Dacre Stoker

Dracula sequel has extra bite

Dracula has risen! Again! Forget the flurry of fang-flashers of recent years. The king of the bloodsucker set is haunting bookstores just in time for Halloween in Dracula: The Un-Dead, a sequel to Bram Stoker’s 1897 classic.

MONTREAL — Dracula has risen! Again!

Forget the flurry of fang-flashers of recent years. The king of the bloodsucker set is haunting bookstores just in time for Halloween in Dracula: The Un-Dead, a sequel to Bram Stoker’s 1897 classic.

The new tale, set 25 years after the original, has some extra bite to it as it springs from the same bloodline as Stoker, being co-authored by Dacre Stoker, Bram’s great-grandnephew.

Dacre Stoker, who was born in Montreal but now lives in South Carolina with his wife and children, admits he had a particular stake in Dracula when he was approached by New York screenwriter Ian Holt to join him on the project.

“It was sort of trying to regain some of the literary legacy of the family,” Stoker said in a telephone interview in advance of the book’s launch on Tuesday.

The Stokers have pretty much been spectators to the vampire phenomenon that bit the public imagination with the release of Bram Stoker’s Dracula novel more than a century ago.

They didn’t get royalties or have a say in how the character was used from about 1925 onward because the North American copyright for the original book had been improperly filed.

It left “a weird taste” with the family, prompting other relatives to decline Holt’s advances.

Dacre Stoker isn’t a writer. He was a teacher and member of the Canadian men’s modern pentathlon team, which he coached at the Seoul Olympics in 1988. He now runs a land conservancy.

But after 22 years of teaching, Stoker was ready to try something different and he thought Holt had some interesting ideas for the sequel.

His curiosity was also piqued by some of the things that may have motivated Bram Stoker’s original tale.

That included the possibility the character drew on a Romanian count known as Vlad the Impaler and folk tales told to Bram Stoker by his mother. He had grown up during the Irish potato famine, when people were prematurely thrown into mass graves only to drag themselves out later.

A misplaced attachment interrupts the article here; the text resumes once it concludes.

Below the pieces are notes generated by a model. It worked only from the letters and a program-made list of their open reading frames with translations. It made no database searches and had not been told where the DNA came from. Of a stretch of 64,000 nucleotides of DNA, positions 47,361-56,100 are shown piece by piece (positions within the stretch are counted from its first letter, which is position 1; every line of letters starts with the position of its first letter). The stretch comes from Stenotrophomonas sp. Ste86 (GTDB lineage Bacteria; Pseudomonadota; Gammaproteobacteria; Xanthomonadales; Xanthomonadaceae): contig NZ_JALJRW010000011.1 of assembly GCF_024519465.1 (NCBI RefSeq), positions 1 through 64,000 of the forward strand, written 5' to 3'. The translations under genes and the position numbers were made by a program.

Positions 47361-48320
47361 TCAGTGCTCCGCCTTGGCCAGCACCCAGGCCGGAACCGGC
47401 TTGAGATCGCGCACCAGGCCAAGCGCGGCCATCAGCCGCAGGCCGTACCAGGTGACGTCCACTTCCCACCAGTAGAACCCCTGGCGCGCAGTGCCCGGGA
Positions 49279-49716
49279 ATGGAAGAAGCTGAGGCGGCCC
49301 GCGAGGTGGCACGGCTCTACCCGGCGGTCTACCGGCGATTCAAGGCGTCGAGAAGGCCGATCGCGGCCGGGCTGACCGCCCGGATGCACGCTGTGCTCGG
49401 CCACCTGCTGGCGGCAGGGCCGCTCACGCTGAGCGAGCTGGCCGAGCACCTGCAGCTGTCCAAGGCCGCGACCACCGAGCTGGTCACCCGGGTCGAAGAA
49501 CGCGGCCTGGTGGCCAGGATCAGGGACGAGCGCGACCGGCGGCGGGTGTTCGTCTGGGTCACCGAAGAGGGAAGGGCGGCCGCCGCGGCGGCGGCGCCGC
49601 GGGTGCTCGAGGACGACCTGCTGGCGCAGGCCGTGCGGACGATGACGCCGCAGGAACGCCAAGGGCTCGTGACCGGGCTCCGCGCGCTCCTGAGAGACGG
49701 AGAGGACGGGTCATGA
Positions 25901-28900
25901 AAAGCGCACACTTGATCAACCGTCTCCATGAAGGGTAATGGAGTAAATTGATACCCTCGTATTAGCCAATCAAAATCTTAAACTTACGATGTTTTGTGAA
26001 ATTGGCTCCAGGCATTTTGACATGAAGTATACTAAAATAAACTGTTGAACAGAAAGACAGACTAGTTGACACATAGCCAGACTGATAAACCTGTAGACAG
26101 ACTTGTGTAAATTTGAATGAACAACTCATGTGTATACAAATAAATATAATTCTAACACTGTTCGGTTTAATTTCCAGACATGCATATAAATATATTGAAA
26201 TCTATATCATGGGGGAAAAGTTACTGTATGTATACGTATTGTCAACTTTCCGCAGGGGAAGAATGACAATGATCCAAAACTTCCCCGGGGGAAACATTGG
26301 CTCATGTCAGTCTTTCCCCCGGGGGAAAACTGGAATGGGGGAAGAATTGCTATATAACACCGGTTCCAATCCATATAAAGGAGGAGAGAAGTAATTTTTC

Besides taking cues from the familiar movie versions of Dracula — “the old, gnarly kind of guy from the dirt grave that Bram created has gone in many different directions,” Stoker noted — the authors also scoured Bram Stoker’s original 124 pages of notes.

“Our objective was to somehow excise something from these notes that didn’t make it into Bram’s story,” Stoker said. That resulted in not only the fleshing out of some of the existing characters but the addition of others, including a police detective.

“Bram would have, as meticulous as he was, normally had some kind of police presence in Dracula,” Stoker said, noting that the original oddly doesn’t mention cops. “There’s a significant body count — and they’re not all killed by vampires — (but) no police.”

The novel conjures up a real feel for London at the dawn of the 20th century. In it, someone stalks the heroes who originally defeated Dracula and it is up to Quincey Harker — the son of Jonathan and Mina Harker from the original book — and his friends to stop the evil in its tracks.

Bram Stoker himself even makes a brief appearance in the book and his novel is referenced by the characters.

Penguin Group Canada is harking back to the book’s origins with some unusual promotional twists for its launch.

There will be dramatic readings in Toronto and Montreal, much like Bram Stoker did when his book came out. There will also be two Dracula-themed blood drives in Toronto in co-operation with Canada Blood Services. One is this Thursday at the Yorkdale Mall and the other is Oct. 31 at the Manulife Centre.

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